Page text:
About the middle of the nineteenth century, in the quiet sunshine of provincial prosperity, New England had an Indian summer of the mind; and an agreeable reflective literature showed how brilliant that russet and yellow season could be. There were poets, historians, orators, preachers, most of whom had studied foreign literatures and had travelled; they demurely kept up with the times; they were universal humanists. But it was all a harvest of leaves; these worthies had an expurgated and barren conception of life; theirs was the purity of sweet old age. Sometimes they made attempts to rejuvenate their minds by...

      (pp. 39-50)

      During some twenty-five years—from about 1885 to 1910—there was at Harvard College an interesting congregation of philosophers. Why at Harvard in particular? So long as philosophy is the free pursuit of wisdom, it arises wherever men of character and penetration, each with his special experience or hobby, look about them in this world. That philosophers should be professors is an accident, and almost an anomaly. Free reflection about everything is a habit to be imitated, but not a subject to expound; and an original system, if the philosopher has one, is something dark, perilous, untested, and not ripe...

      (pp. 51-63)

      William James enjoyed in his youth what are called advantages: he lived among cultivated people, travelled, had teachers of various nationalities. His father was one of those somewhat obscure sages whom early America produced: mystics of independent mind, hermits in the desert of business, and heretics in the churches. They were intense individualists, full of veneration for the free souls of their children, and convinced that every one should paddle his own canoe, especially on the high seas. William James accordingly enjoyed a stimulating if slightly irregular education: he never acquired that reposeful mastery of particular authors and those safe...

      (pp. 64-80)

      Meantime the mantle of philosophical authority had fallen at Harvard upon other shoulders. A young Californian, Josiah Royce, had come back from Germany with a reputation for wisdom; and even without knowing that he had already produced a new proof of the existence of God, merely to look at him you would have felt that he was a philosopher; his great head seemed too heavy for his small body, and his portentous brow, crowned with thick red hair, seemed to crush the lower part of his face. “Royce,” said William James of him, “has an indecent exposure of forehead.” There...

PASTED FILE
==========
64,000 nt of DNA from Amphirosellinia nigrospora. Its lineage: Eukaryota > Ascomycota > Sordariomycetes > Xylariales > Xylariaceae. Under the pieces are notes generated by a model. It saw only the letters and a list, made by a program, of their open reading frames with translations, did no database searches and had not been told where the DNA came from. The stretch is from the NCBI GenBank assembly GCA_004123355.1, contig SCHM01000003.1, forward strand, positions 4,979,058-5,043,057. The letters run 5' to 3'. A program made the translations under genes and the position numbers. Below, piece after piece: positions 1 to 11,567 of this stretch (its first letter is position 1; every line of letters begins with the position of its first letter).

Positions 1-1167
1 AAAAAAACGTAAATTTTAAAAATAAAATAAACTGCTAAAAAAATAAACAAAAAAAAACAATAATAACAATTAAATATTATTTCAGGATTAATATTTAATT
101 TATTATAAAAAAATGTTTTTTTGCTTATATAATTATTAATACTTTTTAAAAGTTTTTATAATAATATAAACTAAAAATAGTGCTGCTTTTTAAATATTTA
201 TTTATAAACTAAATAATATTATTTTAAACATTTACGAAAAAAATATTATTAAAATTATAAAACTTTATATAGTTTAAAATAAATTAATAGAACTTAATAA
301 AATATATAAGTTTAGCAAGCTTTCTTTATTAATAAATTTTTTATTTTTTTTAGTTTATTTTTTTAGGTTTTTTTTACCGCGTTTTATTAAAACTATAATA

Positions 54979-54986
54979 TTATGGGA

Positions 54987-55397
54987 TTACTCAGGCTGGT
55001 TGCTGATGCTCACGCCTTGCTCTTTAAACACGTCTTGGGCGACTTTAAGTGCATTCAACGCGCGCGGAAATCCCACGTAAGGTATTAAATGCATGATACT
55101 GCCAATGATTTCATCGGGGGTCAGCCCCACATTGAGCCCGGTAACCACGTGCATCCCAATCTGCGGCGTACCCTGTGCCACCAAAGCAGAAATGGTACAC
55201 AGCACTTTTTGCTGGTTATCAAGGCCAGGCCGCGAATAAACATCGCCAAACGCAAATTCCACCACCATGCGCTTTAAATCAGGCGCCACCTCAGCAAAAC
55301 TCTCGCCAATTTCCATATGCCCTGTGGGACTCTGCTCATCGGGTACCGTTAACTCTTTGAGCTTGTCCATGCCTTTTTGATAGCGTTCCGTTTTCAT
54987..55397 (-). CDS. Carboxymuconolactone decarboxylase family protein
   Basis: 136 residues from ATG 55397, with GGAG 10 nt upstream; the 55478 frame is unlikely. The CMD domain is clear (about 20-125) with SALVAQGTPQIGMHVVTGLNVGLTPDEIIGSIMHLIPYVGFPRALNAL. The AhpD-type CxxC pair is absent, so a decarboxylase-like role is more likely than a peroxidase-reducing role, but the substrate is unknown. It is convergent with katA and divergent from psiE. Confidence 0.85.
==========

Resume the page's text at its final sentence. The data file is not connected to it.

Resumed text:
(pp. 81-91)

      A question which is curious in itself and may become important in the future is this: How has migration to the new world affected philosophical ideas? At first sight we might be tempted, perhaps, to dismiss this question altogether, on the ground that no such effect is discernible. For what do we find in America in the guise of philosophy? In the background, the same Protestant theology as in Europe and the same Catholic theology; on the surface, the same adoption of German idealism, the same vogue of evolution, the same psychology becoming metaphysics, and lately the same revival of...

      (pp. 92-102)

      The language and traditions common to England and America are like other family bonds: they draw kindred together at the greater crises in life, but they also occasion at times a little friction and fault-finding. The groundwork of the two societies is so similar, that each nation, feeling almost at home with the other, and almost able to understand its speech, may instinctively resent what hinders it from feeling at home altogether. Differences will tend to seem anomalies that have slipped in by mistake and through somebody’s fault. Each will judge the other by his own standards, not feeling, as...